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  • Author: Ekaterina Stepanova
  • Publication Date: 06-2003
  • Content Type: Policy Brief
  • Institution: Stockholm International Peace Research Institute
  • Abstract: Since the tragic events of 11 September 2001, much has been said about potential links between the fight against terrorism and peace-building. In the meantime, the fight against terrorism and peace-building have, by and large, continued to be implemented separately and by different sets of actors. The events of 11 September might have led the world's leading states to reassess terrorism as a security threat, but could hardly fundamentally alter the nature of peace-building operations and tasks, from institution- and democracy-building to post-conflict recovery and reconstruction. It is not surprising that the way the threat of terrorism is addressed by actors involved in peace-building activities is often limited to its possible effect on the security environment for their operations. It is thus seen as a problem to be solved either by the security component of the mission, or by an ad hoc international security force, or by national security structures (if any). A certain reserve towards the fight against terrorism on the part of the peace-building community is not without foundation, and may be seen as a natural reaction to the declaration after 11 September 2001 of a global 'war on terrorism' which goes far beyond traditional anti-terrorist priorities and needs. In fact, many of the adverse effects of this global campaign stem precisely from a lack of clarity about its nature and operational goals.
  • Topic: Security, Peace Studies, Terrorism
  • Publication Date: 12-2003
  • Content Type: Policy Brief
  • Institution: The Organisation for Economic Co-operation and Development
  • Abstract: Democratic governments want policies that are in the best interest of their citizens. But how can they - and their voters - be sure they are making the right choices? One answer is by learning from the tried and tested experience of others. One of the OECD's core strengths is its ability to offer its 30 members a framework to examine and compare experiences and discuss "best practices" in a host of areas from economic policy to environmental protection or strategies to create jobs.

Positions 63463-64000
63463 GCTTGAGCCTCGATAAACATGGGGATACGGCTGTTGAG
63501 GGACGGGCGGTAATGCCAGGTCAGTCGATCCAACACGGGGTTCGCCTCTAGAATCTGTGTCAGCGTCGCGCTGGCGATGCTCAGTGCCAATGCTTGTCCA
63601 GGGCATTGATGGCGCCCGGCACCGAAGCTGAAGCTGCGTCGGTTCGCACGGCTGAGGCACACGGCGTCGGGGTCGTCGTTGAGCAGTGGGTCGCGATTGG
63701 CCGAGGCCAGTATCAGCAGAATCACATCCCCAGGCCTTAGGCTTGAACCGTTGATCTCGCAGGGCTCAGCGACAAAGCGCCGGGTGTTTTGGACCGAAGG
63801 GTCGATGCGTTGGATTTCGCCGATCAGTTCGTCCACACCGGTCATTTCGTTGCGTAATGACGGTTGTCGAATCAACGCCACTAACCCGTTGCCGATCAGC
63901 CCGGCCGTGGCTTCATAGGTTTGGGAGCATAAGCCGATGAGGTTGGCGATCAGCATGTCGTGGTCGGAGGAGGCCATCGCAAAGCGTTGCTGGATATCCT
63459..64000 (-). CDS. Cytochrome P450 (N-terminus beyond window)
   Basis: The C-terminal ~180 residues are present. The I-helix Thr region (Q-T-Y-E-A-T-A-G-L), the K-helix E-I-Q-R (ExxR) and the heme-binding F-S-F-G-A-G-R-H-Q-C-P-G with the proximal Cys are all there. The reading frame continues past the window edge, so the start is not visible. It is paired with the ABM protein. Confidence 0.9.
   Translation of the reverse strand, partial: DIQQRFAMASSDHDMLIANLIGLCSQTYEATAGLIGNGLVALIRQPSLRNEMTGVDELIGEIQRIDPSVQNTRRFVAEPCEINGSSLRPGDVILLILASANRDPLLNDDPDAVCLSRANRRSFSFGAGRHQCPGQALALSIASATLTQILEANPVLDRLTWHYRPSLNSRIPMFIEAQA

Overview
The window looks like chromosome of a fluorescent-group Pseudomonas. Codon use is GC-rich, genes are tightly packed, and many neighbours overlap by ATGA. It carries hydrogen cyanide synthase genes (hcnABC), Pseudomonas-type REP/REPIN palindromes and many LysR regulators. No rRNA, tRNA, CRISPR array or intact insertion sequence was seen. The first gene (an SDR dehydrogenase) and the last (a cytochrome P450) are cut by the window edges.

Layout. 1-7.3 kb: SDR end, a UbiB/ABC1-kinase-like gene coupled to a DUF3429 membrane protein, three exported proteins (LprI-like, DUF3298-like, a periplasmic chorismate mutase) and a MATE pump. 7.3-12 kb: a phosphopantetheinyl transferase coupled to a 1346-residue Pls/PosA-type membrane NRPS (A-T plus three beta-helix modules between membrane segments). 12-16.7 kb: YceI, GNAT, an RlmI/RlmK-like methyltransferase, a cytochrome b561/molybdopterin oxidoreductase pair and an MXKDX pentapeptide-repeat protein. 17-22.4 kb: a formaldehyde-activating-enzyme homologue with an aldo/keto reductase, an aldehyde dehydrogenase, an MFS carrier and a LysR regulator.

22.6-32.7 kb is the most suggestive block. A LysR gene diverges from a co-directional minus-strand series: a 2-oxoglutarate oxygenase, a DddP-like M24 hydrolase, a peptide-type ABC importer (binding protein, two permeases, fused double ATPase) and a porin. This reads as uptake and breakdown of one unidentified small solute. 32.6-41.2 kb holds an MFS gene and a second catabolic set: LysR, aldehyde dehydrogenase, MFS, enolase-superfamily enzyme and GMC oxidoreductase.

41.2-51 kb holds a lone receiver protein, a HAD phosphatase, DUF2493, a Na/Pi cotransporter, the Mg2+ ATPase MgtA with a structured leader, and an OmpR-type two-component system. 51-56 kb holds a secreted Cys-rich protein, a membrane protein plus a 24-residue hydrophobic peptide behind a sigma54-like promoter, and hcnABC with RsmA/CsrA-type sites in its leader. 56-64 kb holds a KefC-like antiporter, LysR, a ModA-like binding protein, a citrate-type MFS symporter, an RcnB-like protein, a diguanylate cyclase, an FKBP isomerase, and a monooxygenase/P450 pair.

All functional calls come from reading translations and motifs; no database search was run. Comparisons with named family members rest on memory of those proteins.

• Topic: Agriculture, Economics, Environment, Human Rights, International Organization, Political Economy
  • Publication Date: 12-2003
  • Content Type: Policy Brief
  • Institution: The Organisation for Economic Co-operation and Development
  • Abstract: Past macroeconomic and structural reforms have been contributing to stronger growth for the last decade. The economy has also become more resilient, weathering the recent global slowdown well. Productivity growth has picked up, although not by enough to have yet moved New Zealand up the OECD income rankings. Its small size and remoteness may be factors, so encouraging global linkages is important, but more remains to be done to strengthen fundamentals. Recent economic performance has been encouraging: buoyant domestic demand has helped maintain output growth in spite of weak trading partner growth, an appreciating exchange rate and a fall in the terms of trade from recent high levels. Monetary policy will need to be vigilant, given that the economy is probably operating above potential and the housing market is strong. In considering fiscal policy options, the focus should be on those that contribute to the growth performance of the economy, whilst remaining firmly based on a prudent assessment of future revenues and of the long-term challenges connected to ageing. In its growth strategy the government appropriately emphasises fostering innovation, skills and talent, and developing global linkages, but it should maintain a level playing field and avoid sector-specific incentives. It should continue to remove regulatory obstacles to investment, particularly in the area of infrastructure, by improving and speeding up the environmental consent process. The decision to resume cutting tariffs is commendable and also furthers the objective of supporting development in poorer countries. Immigration helps to enlarge the pool of available skills and to develop global connections, both of which contribute to enhancing growth potential. Recent changes that focus admis- sions policy more toward skilled and more employ- able immigrants will help, though the temptation to link immigration policy too closely to manpower plan- ning should be resisted. The labour market functions reasonably well, but the government should avoid measures that would reduce flexibility and raise labour costs. The employment rates of marginal groups could be improved by strengthening incentives to move from welfare to work. In short, only through this whole range of efforts to boost productivity growth and improve labour market outcomes can the nation meet its income aspirations.